San Francisco DA announces charges against woman involved in Uber attack SAN FRANCISCO, Calif. (KRON) — The San Francisco District Attorney’s Office announced Wednesday multiple charges against a woman involved in the San Francisco Uber assault incident.
24-year-old was seen in now-viral video coughing on an Uber driver earlier this month thanks to the drives dash camera.
Uber published a report that indicates that 3,045 sexual assaults during its rides in the United States in 2018, with nine people murdered and 58 killed in crashes, in its first study detailing unsafe incidents on the ride-hailing platform.
Safety is the biggest challenge in rideshare services.
“The numbers are jarring and hard to digest,” Tony West, Uber’s chief legal officer, said in an interview. “What it says is that Uber is a reflection of the society it serves.”
Safety has been a long-running Achilles’ heel for ride-hailing companies, which depend on a large volume of people using their service. Uber, the world’s biggest, chose to be transparent about cataloging sexual assaults, murders and crash fatalities as it has faced growing pressure over these issues.
Many ride-hailing companies initially thrived by flouting regulations and allowing almost anyone with a car to become a driver without the screening and licenses required in the taxi industry. Reports of sexual assault and murders have since become a regular occurrence as ride-hailing has become a mainstay of urban transportation. Many of the companies face a growing number of lawsuits over safety incidents.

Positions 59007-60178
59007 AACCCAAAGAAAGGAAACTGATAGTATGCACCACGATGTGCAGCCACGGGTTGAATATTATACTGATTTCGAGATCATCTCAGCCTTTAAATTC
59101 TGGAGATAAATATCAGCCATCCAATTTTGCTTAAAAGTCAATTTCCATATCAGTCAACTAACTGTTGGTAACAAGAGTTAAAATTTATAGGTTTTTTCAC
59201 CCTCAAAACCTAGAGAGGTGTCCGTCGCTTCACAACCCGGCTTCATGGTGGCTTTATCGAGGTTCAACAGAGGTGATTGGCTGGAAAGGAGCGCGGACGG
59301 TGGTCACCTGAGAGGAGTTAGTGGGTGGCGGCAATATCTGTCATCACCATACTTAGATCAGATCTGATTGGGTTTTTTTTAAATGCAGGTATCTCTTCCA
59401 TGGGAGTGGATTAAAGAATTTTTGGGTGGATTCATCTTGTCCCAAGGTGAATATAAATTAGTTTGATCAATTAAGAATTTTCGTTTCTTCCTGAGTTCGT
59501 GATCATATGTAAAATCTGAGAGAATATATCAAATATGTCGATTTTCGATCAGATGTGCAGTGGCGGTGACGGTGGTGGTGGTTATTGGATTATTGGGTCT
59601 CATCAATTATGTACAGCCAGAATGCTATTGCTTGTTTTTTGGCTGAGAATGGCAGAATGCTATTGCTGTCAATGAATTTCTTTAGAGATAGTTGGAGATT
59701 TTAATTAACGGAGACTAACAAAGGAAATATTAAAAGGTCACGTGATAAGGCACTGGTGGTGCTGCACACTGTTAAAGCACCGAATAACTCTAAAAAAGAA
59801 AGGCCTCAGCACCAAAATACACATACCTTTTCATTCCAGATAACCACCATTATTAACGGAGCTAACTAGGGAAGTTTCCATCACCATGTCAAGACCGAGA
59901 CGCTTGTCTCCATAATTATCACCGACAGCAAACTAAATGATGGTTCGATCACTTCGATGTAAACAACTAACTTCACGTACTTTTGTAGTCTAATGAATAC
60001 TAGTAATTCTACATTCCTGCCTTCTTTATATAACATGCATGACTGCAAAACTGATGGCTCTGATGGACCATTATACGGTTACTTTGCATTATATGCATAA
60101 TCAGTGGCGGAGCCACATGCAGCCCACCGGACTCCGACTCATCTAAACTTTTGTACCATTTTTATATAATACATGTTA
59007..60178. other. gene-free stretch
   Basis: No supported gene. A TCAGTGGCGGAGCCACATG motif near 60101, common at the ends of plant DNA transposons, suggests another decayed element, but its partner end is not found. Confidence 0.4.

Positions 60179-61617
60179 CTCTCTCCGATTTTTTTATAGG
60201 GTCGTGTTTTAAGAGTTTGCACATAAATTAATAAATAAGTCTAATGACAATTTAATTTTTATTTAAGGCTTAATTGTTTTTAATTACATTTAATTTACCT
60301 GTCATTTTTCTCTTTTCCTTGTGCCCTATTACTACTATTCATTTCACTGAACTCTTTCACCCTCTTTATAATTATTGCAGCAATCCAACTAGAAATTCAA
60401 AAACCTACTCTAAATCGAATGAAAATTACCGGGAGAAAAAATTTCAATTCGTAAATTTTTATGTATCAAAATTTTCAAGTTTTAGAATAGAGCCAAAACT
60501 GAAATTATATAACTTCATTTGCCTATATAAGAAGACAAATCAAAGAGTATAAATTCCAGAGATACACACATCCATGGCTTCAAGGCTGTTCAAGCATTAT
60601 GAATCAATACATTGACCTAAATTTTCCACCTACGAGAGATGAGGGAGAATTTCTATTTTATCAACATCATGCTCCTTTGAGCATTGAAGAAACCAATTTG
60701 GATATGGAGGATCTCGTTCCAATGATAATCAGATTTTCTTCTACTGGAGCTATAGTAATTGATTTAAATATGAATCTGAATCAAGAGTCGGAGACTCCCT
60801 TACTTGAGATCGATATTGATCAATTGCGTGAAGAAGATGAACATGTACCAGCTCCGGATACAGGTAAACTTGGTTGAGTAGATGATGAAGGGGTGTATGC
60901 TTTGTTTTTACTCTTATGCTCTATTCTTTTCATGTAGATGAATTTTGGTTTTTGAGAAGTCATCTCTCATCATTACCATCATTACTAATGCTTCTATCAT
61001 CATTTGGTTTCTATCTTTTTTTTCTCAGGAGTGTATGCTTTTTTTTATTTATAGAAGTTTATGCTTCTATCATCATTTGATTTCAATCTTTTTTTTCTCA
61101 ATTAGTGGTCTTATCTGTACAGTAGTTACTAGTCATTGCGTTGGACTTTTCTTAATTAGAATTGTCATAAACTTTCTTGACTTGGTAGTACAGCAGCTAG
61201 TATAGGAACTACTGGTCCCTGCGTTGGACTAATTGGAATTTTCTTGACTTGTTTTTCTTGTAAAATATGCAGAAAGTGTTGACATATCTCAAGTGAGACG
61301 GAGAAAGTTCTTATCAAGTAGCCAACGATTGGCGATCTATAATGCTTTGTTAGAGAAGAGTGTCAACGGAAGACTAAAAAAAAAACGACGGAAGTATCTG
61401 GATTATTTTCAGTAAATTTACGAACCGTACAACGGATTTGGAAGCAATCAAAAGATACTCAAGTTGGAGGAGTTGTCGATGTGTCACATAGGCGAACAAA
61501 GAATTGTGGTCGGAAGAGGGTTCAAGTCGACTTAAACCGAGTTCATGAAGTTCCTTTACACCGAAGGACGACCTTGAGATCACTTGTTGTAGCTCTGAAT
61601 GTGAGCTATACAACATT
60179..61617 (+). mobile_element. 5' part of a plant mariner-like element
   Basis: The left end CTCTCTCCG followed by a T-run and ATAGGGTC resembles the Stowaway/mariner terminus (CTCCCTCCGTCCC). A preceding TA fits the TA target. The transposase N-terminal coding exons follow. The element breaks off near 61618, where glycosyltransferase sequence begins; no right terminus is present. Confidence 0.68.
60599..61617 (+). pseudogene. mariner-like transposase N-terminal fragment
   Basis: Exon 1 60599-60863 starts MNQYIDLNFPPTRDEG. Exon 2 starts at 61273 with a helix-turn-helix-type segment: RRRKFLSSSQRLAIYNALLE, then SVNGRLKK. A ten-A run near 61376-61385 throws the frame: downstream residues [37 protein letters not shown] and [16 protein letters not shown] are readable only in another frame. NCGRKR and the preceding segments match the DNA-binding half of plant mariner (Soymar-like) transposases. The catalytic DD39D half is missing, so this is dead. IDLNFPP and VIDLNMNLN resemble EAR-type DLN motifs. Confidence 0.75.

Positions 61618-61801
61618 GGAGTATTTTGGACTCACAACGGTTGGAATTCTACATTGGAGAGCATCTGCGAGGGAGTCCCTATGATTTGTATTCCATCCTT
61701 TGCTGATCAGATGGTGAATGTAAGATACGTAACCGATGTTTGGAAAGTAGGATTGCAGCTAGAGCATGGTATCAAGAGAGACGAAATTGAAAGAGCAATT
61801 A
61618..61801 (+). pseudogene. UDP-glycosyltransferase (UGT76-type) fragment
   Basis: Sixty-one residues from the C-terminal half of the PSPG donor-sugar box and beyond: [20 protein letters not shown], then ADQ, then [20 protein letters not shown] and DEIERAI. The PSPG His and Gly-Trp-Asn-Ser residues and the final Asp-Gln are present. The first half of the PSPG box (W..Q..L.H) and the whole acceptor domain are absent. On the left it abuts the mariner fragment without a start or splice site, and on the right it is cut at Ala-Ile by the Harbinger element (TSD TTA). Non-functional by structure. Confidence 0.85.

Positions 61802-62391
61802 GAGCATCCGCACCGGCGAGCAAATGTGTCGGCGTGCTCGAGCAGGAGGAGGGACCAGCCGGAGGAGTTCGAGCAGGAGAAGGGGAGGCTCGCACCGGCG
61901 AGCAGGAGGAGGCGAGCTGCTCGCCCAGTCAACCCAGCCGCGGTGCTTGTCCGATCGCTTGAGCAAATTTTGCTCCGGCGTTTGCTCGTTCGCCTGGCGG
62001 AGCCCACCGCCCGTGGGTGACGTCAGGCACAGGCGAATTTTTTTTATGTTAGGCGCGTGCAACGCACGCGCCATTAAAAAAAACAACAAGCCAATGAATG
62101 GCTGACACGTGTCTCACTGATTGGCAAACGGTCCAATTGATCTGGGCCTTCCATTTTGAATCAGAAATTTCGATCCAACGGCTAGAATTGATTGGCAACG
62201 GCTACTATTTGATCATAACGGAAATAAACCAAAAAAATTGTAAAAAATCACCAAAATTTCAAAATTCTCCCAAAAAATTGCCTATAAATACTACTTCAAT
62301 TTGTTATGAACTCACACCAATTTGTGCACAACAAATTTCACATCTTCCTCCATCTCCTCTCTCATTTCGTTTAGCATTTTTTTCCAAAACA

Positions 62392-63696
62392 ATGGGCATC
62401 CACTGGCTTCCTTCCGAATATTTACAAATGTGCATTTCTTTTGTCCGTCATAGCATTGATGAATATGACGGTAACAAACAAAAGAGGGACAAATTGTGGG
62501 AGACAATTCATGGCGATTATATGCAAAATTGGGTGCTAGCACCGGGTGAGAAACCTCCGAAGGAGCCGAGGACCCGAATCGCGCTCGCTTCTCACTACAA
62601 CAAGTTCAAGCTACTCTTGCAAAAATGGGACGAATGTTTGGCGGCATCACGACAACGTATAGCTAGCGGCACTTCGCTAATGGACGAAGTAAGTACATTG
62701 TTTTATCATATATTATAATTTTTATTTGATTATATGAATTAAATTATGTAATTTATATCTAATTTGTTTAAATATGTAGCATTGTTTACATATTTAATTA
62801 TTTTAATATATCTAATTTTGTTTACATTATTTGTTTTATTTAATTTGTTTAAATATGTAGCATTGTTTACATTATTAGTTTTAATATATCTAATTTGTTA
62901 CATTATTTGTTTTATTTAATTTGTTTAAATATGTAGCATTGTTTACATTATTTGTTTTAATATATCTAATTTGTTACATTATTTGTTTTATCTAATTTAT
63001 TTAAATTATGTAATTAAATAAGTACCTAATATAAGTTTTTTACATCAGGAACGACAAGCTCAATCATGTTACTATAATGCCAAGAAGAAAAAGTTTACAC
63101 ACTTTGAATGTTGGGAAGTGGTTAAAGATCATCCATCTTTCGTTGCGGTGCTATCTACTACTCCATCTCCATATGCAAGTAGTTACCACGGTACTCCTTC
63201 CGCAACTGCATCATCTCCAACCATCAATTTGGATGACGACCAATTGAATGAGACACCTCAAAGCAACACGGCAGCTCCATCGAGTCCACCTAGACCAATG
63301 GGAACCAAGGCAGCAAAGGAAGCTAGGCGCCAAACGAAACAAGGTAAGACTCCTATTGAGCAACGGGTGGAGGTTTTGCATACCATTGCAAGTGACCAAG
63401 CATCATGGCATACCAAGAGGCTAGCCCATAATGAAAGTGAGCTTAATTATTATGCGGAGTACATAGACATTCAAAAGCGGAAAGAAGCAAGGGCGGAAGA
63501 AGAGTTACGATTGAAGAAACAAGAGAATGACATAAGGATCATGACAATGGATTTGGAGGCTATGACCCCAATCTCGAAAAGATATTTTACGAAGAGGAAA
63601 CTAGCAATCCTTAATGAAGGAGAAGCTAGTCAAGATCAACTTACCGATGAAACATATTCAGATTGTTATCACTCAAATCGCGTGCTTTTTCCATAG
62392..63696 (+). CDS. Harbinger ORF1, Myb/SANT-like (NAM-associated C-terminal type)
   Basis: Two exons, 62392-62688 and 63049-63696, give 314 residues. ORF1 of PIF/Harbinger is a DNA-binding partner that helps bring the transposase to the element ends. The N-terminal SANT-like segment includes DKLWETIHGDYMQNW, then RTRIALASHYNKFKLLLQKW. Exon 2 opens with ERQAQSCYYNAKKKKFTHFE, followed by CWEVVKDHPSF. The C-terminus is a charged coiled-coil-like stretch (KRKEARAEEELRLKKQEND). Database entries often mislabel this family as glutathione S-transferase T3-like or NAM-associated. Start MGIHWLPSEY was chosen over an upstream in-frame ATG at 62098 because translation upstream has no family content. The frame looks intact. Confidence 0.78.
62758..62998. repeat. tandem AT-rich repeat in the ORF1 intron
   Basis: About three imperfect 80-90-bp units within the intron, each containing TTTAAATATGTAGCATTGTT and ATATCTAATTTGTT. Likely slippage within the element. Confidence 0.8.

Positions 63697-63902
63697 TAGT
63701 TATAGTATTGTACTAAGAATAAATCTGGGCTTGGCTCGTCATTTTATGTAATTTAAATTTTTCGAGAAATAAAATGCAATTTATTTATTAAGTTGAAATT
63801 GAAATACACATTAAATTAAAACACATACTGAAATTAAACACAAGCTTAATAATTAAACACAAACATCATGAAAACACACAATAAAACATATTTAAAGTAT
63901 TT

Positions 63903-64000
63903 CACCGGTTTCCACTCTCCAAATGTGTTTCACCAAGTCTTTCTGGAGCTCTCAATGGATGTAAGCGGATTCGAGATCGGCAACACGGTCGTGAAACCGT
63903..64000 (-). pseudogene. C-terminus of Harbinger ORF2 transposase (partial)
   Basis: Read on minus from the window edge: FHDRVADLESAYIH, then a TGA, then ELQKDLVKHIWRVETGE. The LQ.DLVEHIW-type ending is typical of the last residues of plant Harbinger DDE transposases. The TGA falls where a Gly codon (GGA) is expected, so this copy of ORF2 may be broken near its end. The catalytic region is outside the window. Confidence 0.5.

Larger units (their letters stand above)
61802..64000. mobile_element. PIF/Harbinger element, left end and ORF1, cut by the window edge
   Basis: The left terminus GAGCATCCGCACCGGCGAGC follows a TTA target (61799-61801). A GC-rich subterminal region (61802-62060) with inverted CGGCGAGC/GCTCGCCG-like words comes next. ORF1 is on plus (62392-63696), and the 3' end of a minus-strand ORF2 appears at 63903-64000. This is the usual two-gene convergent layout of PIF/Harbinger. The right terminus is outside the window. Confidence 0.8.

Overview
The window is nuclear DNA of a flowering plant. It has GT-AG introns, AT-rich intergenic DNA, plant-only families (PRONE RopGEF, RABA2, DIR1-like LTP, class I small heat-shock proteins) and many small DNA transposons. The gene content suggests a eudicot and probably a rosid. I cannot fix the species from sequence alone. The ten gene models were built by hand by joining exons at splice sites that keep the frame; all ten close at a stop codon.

In 2017, a woman who was raped by her Uber driver in India sued the company and its executives for obtaining and mishandling her medical records; she later settled for an undisclosed sum. This week, 19 women joined a lawsuit against Lyft, saying they had been sexually assaulted during rides arranged by the company.
Uber and others have introduced more safety features and procedures in recent years. Uber has rolled out automated technology to regularly check drivers’ driving records and criminal history. Since 2018, it said, it has deactivated 40,000 drivers in the United States after they failed the checks made by the automated technology.
Senator Richard Blumenthal, a Democrat from Connecticut, said ride-hailing companies needed to do more on safety, such as conduct fingerprint-based background checks of drivers.
“All of those steps are starters because these ride-hailing companies have been abjectly failing in their duty to protect against predators or criminals,” he said.
Uber and Lyft are struggling financially. This year, both companies staged prominent initial public stock offerings that went on to disappoint Wall Street. The companies are also losing enormous sums of money because of the continuous expense of attracting drivers and passengers. Last month, Uber posted a quarterly loss of $1.2 billion.
Staying Safe When Using Ride-Hailing Services